‘Bittern-chorus’, a hypothesis of a group-behaviour of Eurasian Bittern.

Introduction to the Eurasian Bittern

The Eurasian Bittern (Botaurus Stellaris) is a brown heron, a secretive bird found mostly in reed beds around Europe, Africa and Asia. In this assignment the focus is on the Mediterranean population, which is mostly sedentary thanks to the mild winters. (BirdLife International, 2020)

It is a solitary bird, where males are polygamous and mate with up to five females within the same large wetland. Studies show that nestlings are reared only by females (Puglisi et al., 2008), while the male keeps the territory safe and intruders-free for foraging. 

Its habitat requirements are quite specific, with preference for quiet lowland marshes near lakes and rivers with extensive dense young reed beds of Phragmites. (BirdLife International, 2020)

The focus of this study is on its ‘boom’ call, a unique call which consists of a series of resonant booms repeated at 1-2 seconds intervals. In preparation for the first boom of the sequence, the bird pumps air 5-6 times, to then delopy the actual booms. A series of pumps and booms is called ‘boom train’ (Puglisi et al., 2008). This is used by the bird during breeding and nestling seasons (european spring) for displaying and territorial defence. Although, Puglisi et all. (2008) declares that there is no objective proof of the latter. The call is mostly given at dusk and dawn, (Heron Conservation, 2020) but recordings found it calling throughout the entire night. 

The call has been rendered as “up, up, up, rumb”, “umb, uh, uh, uh, ub”, “up, up, up, rumb”, and “hu, hu, umb, ub”.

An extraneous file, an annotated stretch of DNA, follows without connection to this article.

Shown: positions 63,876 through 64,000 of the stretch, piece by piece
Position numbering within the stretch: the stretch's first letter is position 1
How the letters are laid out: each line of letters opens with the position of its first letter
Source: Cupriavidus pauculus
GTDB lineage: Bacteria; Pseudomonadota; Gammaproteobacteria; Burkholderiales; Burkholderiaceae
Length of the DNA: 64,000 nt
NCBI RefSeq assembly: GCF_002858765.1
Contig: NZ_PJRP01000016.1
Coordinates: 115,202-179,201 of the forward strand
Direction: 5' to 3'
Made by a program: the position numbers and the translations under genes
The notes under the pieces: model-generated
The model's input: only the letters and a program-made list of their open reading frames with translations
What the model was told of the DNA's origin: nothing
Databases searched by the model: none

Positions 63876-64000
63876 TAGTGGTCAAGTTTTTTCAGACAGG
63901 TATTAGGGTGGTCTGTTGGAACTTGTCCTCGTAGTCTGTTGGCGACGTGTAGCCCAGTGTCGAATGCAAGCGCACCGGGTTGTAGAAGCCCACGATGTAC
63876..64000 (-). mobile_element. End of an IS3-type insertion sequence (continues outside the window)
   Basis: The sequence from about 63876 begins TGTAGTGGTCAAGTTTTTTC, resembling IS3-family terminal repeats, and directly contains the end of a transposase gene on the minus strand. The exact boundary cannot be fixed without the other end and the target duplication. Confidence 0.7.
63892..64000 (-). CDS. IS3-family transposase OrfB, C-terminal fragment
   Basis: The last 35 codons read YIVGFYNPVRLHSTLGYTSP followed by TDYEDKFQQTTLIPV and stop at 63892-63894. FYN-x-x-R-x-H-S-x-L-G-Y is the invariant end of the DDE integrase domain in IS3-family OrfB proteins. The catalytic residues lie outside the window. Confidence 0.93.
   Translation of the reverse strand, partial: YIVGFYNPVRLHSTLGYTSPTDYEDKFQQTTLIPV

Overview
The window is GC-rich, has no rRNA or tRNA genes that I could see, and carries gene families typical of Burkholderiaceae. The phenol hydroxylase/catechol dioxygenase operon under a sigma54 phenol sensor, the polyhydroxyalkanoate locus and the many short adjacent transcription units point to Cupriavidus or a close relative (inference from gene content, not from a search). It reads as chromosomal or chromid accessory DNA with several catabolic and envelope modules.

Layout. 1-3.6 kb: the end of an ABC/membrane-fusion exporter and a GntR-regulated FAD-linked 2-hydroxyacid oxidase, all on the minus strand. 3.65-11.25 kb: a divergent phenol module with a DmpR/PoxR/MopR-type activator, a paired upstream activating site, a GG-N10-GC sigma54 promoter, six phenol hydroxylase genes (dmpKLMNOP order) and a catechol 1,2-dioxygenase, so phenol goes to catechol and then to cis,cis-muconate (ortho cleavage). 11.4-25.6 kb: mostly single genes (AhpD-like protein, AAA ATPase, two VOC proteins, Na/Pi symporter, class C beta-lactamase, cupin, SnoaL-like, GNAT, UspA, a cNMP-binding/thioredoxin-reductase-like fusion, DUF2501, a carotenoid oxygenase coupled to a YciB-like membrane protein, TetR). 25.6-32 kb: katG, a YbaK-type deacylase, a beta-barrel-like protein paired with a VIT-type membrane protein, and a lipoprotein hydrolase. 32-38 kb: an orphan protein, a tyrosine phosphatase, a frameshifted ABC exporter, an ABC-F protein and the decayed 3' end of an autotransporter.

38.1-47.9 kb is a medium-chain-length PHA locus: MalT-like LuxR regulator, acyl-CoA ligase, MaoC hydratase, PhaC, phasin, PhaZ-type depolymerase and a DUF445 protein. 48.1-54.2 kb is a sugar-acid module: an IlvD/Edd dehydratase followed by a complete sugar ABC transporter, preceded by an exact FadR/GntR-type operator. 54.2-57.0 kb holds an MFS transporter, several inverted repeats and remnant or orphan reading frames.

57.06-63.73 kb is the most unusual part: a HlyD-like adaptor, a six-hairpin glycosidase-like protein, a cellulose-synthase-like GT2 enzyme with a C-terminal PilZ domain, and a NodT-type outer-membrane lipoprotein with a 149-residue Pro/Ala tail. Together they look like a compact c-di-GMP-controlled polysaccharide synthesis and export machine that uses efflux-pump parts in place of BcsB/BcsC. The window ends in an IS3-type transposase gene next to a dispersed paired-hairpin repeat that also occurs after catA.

(Heron Conservation, 2020)

 

 

 

 

 

 

 

 

 

 

Case study and description of the behaviour

Case study Links

Google Drive, if Soundcloud has any issues.

  • Recording ‘Full-length’ is 2 hours and 12 minutes, starting at 4.20am.
  • ‘Bittern Chorus – Section 01’ is an extract from the Full-Length, happening 47 minutes in the recording, at 5.10am.
  • ‘Bittern Chorus – Section 02’ is an extract from the Full-Length, happening 55 minutes in the recording, at 5.14am.

This recording was captured on the 29th of April 2019 in Shapwick Heath National Nature Reserve in Glastonbury, Somerset, UK, at coordinated 51°09’18.3″N 2°48’07.4″W, starting at roughly 4.20am. 

The recording rig, equipped with an Ambisonics 360-degrees microphone (below) and a high-quality multichannel recorder, has been placed by the recordist and left unattended in between two reed bed areas, with the intention of not-disturbing the wildlife living in the reed beds while recording.

 

The main reason behind the choice of this recording for this assignment is its uniqueness of having multiple Bitterns calling at the same time, around 4 or 5, which in this assignment we recognise as ‘bittern chorus’, to distinguish it from other sections where only one or two bitterns call at the same time. This almost sounds like a fight between calls where it’s quite difficult to isolate each of the calls. It is not clear why the animals would behave this way, although previous research could lead towards various hypotheses.

 

 

Picture taken while setting up the recording gear.

 

Initial research and Tinbergen’s questions

Previous research by Puglisi et al. (2001 and 2008, Polak (2006), Alessandria et al. (2010) and Poulin, Lefebvre (2003), shows the reasons behind the booming calls are for territory defense and mating advertisement. Two hypotheses have been taken in consideration by Puglisi at el. (2001), the ‘Honest Advertisement Hypothesis’ and the ‘Locatability Hypothesis’. The former has the boom representing the individual’s fitness, to show to the mates their physical conditions, and the latter being the amount of enhancement made by one individual for its calls to be located by the receiver. 

By analysing the behaviour through Tinbergen’s questions, the function of this behaviour could be to show either the territory dominance during the nestling period or mates calling during breeding season.